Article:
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Link between admission rate and disability at end of life

  • 3 Comments

A high number of hospital admissions in the last year of life is linked with increasing disability in older patients, which may influence palliative care discussions, according to a US study.

Researchers found a close association between acute admissions and the development and progression of disability among older adults at the end of life.

They said their findings may have “profound implications” for clinical decision-making for older people and those who care for them.

“The disabling process in the last year of life is strongly influenced by the occurrence of acute hospitalisations”

Thomas Gill

The researchers, from Yale School of Medicine, conducted a prospective study of more than 500 adults over age 70.

Through home-based assessments and monthly telephone interviews, they collected data on the health and functional status of participants over a 15-year period.

They asked about hospital stays and reasons for admission. They also asked about participants’ ability to perform basic tasks – bathing, dressing, walking, standing from a chair – without assistance.

The researchers, led by Dr Thomas Gill, said they uncovered a strong association between hospital admissions for acute conditions and disability progression.

“These results suggest that the disabling process in the last year of life is strongly influenced by the occurrence of acute hospitalisations,” he said.

Based on the resulting data, they identified six “distinct trajectories” or patterns of disability in the last year of life, ranging from no disability to persistently severe disability.

The six trajectories were: no disability, catastrophic disability, accelerated disability, progressively mild disability, progressively severe disability, and persistently severe disability

Most participants, 70%, had been hospitalised at least once, and 45% had multiple hospitalisations in the last year of life, said the study authors in the British Medical Journal.

However, the frequency distribution of hospital admissions differed considerably across the disability trajectories, with the largest number observed for accelerated disability and the smallest number observed for no disability.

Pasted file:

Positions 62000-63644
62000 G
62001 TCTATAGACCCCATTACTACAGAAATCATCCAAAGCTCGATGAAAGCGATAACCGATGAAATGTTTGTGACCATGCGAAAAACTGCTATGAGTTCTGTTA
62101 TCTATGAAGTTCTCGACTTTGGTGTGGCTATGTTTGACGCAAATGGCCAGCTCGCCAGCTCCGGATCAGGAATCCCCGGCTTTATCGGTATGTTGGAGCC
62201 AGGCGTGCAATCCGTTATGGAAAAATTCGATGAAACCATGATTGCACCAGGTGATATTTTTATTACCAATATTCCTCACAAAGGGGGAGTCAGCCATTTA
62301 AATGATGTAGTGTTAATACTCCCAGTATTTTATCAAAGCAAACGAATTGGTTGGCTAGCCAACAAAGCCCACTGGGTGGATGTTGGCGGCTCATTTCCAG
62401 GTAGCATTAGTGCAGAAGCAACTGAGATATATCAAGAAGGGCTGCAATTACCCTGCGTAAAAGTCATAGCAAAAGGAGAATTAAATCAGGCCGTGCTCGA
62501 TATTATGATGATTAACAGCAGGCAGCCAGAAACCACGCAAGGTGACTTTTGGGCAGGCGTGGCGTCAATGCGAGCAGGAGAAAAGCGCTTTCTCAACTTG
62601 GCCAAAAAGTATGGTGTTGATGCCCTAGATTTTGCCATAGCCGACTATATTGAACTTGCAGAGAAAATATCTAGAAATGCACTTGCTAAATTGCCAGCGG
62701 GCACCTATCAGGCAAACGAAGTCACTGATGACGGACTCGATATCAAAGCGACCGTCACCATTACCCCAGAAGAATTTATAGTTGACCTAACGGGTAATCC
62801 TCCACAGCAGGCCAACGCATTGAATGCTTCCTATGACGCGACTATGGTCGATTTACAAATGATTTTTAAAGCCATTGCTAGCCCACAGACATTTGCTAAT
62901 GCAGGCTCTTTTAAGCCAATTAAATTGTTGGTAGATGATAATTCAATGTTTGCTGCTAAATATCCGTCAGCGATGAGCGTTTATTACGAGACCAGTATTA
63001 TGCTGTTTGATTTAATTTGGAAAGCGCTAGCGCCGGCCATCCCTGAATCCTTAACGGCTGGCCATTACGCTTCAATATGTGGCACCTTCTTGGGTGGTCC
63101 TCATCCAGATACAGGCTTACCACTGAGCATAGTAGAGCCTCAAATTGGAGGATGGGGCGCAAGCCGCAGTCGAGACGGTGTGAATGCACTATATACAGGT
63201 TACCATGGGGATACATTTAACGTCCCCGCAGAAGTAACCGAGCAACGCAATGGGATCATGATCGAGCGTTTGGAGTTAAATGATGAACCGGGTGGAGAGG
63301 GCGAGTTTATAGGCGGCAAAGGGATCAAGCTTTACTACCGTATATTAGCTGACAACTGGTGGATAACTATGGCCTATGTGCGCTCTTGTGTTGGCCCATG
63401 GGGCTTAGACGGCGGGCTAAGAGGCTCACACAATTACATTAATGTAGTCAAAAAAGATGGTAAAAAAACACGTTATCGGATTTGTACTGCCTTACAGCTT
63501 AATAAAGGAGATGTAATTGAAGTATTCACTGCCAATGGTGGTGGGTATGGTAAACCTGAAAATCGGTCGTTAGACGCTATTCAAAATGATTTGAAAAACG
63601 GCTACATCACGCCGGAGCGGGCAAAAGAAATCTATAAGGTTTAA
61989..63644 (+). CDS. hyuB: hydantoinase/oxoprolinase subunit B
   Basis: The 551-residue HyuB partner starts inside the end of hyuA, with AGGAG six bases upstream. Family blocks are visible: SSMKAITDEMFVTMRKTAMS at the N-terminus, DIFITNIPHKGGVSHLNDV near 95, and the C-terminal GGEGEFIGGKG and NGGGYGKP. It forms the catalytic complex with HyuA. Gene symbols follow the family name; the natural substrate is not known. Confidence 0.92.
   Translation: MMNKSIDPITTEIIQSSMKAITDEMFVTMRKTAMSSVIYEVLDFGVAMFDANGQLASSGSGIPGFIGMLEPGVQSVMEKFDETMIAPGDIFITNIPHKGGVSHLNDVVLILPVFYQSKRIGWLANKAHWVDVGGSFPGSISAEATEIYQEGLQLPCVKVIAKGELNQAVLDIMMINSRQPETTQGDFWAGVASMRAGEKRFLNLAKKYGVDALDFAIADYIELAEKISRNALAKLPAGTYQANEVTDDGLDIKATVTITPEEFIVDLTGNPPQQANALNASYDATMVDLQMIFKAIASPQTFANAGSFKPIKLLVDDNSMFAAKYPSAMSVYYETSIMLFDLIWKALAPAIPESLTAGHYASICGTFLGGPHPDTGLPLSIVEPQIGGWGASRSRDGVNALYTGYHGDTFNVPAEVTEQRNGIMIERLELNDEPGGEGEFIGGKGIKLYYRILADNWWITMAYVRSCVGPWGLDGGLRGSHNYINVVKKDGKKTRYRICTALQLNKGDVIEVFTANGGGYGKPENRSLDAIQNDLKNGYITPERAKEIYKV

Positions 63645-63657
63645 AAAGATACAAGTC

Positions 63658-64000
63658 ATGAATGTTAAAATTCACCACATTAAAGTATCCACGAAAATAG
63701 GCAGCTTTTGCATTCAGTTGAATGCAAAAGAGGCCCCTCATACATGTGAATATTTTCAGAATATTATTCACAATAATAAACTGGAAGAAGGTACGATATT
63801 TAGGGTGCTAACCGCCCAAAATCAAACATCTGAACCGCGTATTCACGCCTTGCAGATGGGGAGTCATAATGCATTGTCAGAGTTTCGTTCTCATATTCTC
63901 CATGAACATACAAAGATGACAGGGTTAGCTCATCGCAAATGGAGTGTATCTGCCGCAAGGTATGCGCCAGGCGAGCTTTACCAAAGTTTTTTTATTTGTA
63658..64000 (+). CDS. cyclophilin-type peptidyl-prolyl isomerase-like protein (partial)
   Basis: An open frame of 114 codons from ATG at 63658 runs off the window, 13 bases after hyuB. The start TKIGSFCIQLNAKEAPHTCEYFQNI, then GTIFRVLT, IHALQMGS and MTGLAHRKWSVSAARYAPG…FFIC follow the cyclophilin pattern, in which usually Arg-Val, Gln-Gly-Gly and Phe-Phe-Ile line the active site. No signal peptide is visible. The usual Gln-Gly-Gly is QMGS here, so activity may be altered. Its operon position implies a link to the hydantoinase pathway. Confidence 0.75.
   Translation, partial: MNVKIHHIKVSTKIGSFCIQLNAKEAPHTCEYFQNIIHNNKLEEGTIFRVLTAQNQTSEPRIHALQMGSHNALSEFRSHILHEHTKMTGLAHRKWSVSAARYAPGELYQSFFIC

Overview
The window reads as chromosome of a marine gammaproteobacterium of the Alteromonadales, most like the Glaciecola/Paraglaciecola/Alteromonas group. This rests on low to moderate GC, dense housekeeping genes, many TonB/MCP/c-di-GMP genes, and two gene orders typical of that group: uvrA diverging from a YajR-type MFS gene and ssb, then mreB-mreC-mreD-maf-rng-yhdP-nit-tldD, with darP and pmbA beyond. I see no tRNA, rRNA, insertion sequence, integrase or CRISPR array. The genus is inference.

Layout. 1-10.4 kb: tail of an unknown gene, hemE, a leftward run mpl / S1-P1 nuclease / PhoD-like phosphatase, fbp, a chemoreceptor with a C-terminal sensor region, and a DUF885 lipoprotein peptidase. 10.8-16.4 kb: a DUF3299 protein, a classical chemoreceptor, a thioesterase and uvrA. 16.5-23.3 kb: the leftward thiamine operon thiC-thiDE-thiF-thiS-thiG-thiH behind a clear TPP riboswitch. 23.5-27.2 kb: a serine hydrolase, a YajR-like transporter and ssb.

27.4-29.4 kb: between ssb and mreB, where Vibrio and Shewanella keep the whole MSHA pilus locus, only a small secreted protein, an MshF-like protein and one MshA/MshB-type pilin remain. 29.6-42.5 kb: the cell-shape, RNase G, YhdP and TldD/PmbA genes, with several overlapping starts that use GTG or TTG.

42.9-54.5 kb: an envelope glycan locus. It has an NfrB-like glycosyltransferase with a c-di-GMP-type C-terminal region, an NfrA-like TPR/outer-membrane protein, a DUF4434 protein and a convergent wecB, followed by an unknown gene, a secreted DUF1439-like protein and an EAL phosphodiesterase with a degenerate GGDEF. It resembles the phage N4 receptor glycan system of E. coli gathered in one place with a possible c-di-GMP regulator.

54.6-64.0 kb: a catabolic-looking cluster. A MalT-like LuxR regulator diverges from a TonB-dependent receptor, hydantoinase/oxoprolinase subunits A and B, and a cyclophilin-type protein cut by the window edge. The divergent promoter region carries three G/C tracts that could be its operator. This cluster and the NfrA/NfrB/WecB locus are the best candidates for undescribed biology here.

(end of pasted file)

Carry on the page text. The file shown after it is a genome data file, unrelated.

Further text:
“Our results may help inform decisions about the management of disability and the appropriate level of care at the end of life,” said Dr Gill.

For example, he suggested restorative interventions may be indicated for older patients with previously low levels of disability, while palliative care may be preferable for those hospitalised with severe disability.

“For older patients admitted to hospital with progressive or persistent levels of severe disability… clinicians might consider a palliative care approach to facilitate discussions about advance care planning and to better deal with personal care needs,” said the study authors.

  • 3 Comments

Readers' comments (3)

  • michael stone

    Clinicians might consider describing prognoses to the patient, with and without any possible/offered treatments, and then asking the patient what the patient wants - just a thought !

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  • michael stone | 21-May-2015 2:20 pm

    it's all very cut and dry for you isn't it.
    nursing and medicine would be perfect if we all thought like you and some lay-management and the government and disregarded any individual differences. welcome to the supermarket conveyor belt system of healthcare!

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  • michael stone

    Anonymous | 21-May-2015 6:47 pm

    No, it is all 'very complicated' - 'asking' is very problematic. Which is why I'm less than enthusiastic, about 'a heavy reliance on EPaCCS', which seems to be the current idea for EoL at home (it might work, if everyone did talk to each other, so that EPaCCS did reflect 'what is going on' - but at the moment, there is no way that 'EPaCCS can know enough, and be up-to-date often enough').

    My objection to the above piece - why I wrote my comment- comes from:

    “For older patients admitted to hospital with progressive or persistent levels of severe disability… clinicians might consider a palliative care approach to facilitate discussions about advance care planning and to better deal with personal care needs,” said the study authors.

    It isn't the clinicians who should be 'considering the approach' - the patient should, where possible, 'consider' the benefits or otherwise, of active v palliative.

    Saying that the clinicians have got to talk to their patients, and find out what the patients want, is exactly the opposite to 'the conveyor belt system of healthcare', by the way !

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